In March 1786, Thomas Jefferson and John Adams went to London to negotiate with Tripoli's envoy, ambassador Sidi Haji Abdrahaman (or Sidi Haji Abdul Rahman Adja). When they enquired "concerning the ground of the pretensions to make war upon nations who had done them no injury", the ambassador replied:

It was written in their Koran, that all nations which had not acknowledged the Prophet were sinners, whom it was the right and duty of the faithful to plunder and enslave; and that every mussulman who was slain in this warfare was sure to go to paradise. He said, also, that the man who was the first to board a vessel had one slave over and above his share, and that when they sprang to the deck of an enemy's ship, every sailor held a dagger in each hand and a third in his mouth; which usually struck such terror into the foe that they cried out for quarter at once.[23]

Jefferson reported the conversation to Secretary of Foreign Affairs John Jay, who submitted the ambassador's comments and offer to Congress. The incident convinced Jefferson that paying further tribute would do nothing to prevent more attacks. Although John Adams agreed with Jefferson, he believed that circumstances forced the United States to pay tribute; the United States had just fought an exhausting war, which put the nation deep into debt and unable to finance the establishment of a navy.[24][25]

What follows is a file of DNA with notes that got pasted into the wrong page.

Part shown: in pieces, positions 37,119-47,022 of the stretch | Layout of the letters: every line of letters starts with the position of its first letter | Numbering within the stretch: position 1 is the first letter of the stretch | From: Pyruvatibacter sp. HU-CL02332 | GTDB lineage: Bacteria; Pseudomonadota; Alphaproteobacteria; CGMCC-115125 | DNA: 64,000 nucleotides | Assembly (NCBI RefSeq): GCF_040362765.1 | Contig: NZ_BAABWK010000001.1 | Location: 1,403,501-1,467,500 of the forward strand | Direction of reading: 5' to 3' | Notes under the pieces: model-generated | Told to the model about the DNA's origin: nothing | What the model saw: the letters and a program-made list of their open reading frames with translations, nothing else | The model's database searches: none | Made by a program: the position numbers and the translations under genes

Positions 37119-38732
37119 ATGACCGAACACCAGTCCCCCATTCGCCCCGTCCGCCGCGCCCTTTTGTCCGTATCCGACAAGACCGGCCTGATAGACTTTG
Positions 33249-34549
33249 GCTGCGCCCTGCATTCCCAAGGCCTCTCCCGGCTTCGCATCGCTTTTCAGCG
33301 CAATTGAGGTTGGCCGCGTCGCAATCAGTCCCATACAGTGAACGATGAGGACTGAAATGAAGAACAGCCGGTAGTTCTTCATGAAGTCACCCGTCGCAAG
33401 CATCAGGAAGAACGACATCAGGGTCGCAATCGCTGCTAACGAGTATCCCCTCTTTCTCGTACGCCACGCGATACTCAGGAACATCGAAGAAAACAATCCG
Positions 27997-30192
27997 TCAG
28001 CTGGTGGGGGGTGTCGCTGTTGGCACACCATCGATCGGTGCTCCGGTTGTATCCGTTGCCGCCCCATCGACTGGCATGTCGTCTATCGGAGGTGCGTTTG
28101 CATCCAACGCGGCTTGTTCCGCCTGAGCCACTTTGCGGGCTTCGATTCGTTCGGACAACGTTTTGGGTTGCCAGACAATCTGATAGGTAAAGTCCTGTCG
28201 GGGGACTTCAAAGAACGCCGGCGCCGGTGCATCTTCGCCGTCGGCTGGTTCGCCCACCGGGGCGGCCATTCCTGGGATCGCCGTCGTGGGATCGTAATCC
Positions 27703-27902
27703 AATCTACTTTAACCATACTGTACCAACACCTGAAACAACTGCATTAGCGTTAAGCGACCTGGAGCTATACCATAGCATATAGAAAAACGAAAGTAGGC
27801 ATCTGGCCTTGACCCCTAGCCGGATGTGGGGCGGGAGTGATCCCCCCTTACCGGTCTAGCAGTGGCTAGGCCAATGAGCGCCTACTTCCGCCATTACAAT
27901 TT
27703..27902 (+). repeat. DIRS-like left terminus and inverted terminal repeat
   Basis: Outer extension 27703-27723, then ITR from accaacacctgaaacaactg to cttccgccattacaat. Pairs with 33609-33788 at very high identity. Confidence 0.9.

Various letters and testimonies by captured sailors described their time in captivity. Barbary Coast imprisonment was different from that practiced by the United States and the European powers of the time.[26] Prisoners were able to obtain wealth and property, along with achieving status beyond that of a slave. One such example was James Leander Cathcart, who rose to the highest position a Christian slave could achieve in Algeria, becoming an adviser to the dey (governor).[27] Even so, most captives could expect little more than lives of hard labor and abuse, and struggled under extremely poor conditions that exposed them to vermin and disease. As word of their treatment reached the United States, through freed captives' narratives and letters, Americans pushed for Congress to take military action against the Barbary states.

On July 19, 1794, Congress appropriated $800,000 (equivalent to $16 million in 2023) for the release of American prisoners and for a peace treaty with Algiers, Tunis, and Tripoli.[28] On September 5, 1795, American negotiator Joseph Donaldson signed a peace treaty with the Dey of Algiers, that included an upfront payment of $642,500 in specie (silver coinage, equivalent to $12 million in 2023) for peace, the release of American captives, various expenses for their care, and various gifts for the Dey's royal court and family.[29] An additional indefinite yearly tribute of $21,600 (equivalent to $390,000 in 2023) in shipbuilding supplies and ammunition would be given to the Dey. [29] The treaty, designed to prevent further piracy, resulted in the release of 115 American sailors held captive by the Dey.[30]